Extraterrestrial Life Could Be Vulnerable to Greenhouse Effect

Exoplanet Orbits Coku Tau 4
An illustration of an exoplanet that orbits orbits Coku Tau 4, a star located 420 light-years away. (Image credit: NASA)

A powerful greenhouse effect can destroy a planet's chances of hosting life, a new study suggests.

Until proven otherwise, scientists on Earth assume water is necessary for life to arise on other planets. In the search for life outside the solar system, scientists focus on a "habitable zone" around other stars. Inside such a habitable zone, Earth-like planets are neither too hot nor too cold for liquid water to exist on the surface.

A planet that orbits too close to its sun may become parched because of the solar heat. But now, scientists think an extreme greenhouse effect can also push a planet into dry conditions — similar to what happened on Venus. [A Field Guide to Alien Planets]

The new research shows that warming due to carbon dioxide is as powerful as solar heat due to orbit when it comes to drying out a planet. The modeling study was published today (Feb. 9) in the journal Nature Communications.

"This is interesting because it tells you that you need to know more than just the position of a planet to know whether it might be habitable or not," said Max Popp, lead author of the study and a postdoctoral researcher at the Max Planck Institute for Meteorology in Hamburg, Germany.

In the case of hot, hellish Venus, water that evaporated from the planet's surface built up high in the planet's atmosphere and eventually escaped into space. This is called a "moist greenhouse." Today, the atmosphere of Venus is almost entirely carbon dioxide. (Earth is able to keep its water because this planet's upper atmosphere is quite dry.)

To better understand the conditions that trigger such extreme greenhouse effects, Popp and his colleagues created a 3D model of an Earth-like planet that was entirely covered by water. This simulated water-world meant the scientists could ignore the complicated effects of continents and seasons.

The researchers discovered that once carbon dioxide levels in the model reached 1,520 parts per million, the planet's climate was unstable. The surface temperatures rapidly jumped to about 135 degrees Fahrenheit (57 degrees Celsius), creating a warm, moist greenhouse regime, the study reported. (The measurement means there are 1,520 molecules of carbon dioxide for every 1 million air molecules.)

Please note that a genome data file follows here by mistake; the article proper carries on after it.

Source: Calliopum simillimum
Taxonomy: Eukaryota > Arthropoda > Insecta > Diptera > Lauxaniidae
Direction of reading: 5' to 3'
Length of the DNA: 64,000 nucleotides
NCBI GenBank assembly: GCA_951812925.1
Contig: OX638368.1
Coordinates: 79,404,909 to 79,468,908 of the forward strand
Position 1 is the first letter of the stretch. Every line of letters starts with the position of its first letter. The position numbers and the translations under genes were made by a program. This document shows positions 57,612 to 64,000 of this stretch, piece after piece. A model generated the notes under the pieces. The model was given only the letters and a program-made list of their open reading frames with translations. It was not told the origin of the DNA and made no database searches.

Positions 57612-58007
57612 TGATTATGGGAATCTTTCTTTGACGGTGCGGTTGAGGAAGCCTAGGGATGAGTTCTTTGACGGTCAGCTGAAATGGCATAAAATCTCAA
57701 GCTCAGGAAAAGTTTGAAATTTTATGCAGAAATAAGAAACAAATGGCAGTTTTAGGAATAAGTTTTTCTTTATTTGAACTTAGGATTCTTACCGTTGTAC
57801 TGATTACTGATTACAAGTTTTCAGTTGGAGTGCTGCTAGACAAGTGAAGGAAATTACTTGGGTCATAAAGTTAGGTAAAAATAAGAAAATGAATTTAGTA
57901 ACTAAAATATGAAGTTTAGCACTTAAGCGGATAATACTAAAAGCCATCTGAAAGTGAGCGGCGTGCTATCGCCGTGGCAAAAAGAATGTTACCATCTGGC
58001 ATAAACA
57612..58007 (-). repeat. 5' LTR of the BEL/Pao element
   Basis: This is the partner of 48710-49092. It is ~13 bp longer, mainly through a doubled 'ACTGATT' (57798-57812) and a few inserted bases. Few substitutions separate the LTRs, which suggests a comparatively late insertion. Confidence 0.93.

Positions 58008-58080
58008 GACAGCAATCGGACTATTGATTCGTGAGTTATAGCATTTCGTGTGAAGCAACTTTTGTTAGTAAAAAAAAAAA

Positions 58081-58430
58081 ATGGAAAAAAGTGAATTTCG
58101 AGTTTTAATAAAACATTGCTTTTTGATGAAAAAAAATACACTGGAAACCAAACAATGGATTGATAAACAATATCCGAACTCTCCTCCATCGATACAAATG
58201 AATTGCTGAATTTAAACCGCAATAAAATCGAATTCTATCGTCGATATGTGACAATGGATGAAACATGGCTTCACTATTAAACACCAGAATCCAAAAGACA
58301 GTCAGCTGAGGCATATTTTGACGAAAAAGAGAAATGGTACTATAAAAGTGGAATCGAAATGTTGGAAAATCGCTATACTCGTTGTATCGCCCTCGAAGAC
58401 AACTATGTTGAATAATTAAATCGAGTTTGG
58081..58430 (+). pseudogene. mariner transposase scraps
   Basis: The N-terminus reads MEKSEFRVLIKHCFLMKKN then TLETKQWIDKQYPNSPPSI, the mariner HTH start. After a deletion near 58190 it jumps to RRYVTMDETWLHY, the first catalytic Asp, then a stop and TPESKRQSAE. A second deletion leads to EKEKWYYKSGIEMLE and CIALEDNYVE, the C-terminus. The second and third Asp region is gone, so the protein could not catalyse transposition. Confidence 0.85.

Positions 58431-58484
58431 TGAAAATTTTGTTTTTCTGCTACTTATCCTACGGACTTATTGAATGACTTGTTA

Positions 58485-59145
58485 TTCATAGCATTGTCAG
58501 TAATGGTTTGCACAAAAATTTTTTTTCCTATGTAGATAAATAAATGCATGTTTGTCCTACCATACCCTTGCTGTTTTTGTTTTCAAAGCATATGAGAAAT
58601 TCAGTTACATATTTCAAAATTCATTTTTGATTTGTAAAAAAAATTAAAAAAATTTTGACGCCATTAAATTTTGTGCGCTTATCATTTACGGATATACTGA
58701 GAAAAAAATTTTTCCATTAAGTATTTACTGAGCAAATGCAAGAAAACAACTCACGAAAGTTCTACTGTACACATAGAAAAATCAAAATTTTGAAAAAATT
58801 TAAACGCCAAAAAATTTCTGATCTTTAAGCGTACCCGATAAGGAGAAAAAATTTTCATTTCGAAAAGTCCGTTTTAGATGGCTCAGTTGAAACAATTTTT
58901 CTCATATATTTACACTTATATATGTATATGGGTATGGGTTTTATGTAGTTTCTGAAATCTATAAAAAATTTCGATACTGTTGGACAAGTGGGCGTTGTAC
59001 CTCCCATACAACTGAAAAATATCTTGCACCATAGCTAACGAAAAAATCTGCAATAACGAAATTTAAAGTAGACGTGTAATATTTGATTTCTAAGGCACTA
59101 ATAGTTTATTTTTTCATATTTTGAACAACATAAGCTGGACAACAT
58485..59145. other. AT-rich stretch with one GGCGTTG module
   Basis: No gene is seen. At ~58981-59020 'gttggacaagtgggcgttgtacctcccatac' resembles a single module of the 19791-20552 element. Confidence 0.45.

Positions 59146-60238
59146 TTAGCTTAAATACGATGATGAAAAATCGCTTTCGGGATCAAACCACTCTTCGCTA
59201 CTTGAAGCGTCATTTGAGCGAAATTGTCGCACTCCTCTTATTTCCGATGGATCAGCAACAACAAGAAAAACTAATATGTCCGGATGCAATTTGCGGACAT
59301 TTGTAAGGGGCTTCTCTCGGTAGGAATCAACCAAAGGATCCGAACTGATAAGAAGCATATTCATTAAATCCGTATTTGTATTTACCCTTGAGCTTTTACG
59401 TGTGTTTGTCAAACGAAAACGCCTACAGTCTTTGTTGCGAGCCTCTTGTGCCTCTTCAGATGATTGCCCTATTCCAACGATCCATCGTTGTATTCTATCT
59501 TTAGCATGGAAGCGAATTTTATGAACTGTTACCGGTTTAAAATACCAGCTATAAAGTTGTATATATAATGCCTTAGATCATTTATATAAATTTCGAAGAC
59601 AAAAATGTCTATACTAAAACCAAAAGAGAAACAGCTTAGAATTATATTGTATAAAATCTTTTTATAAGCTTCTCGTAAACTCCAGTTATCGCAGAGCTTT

"A planet like Earth will eventually change to a very warm climate, and it will occur relatively abruptly," Popp told Live Science.

The researchers think changes in large-scale cloud patterns drive the warm, moist greenhouse effect, Popp said. The location and thickness of cloud cover can change how much solar heat is trapped on a planet.

Although the findings suggest that greenhouse gases can be as lethal for a planet as orbiting too close to a sun, this process would occur at carbon dioxide levels significantly higher than those experienced on Earth today, the researchers said.

Popp said it's likely impossible for human activity to induce a similar moist greenhouse effect on Earth. To do so, human activity would have to raise the concentration of CO2 in the atmosphere considerably, even more than if all the available fossil fuel reserves were burned, the researchers said.

"This is an idealized study designed to give a comparison between solar [heating] and carbon dioxide," Popp said. As such, Popp said a similar scenario wouldn't happen on Earth anytime soon.

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Becky Oskin
Contributing Writer
Becky Oskin covers Earth science, climate change and space, as well as general science topics. Becky was a science reporter at Live Science and The Pasadena Star-News; she has freelanced for New Scientist and the American Institute of Physics. She earned a master's degree in geology from Caltech, a bachelor's degree from Washington State University, and a graduate certificate in science writing from the University of California, Santa Cruz.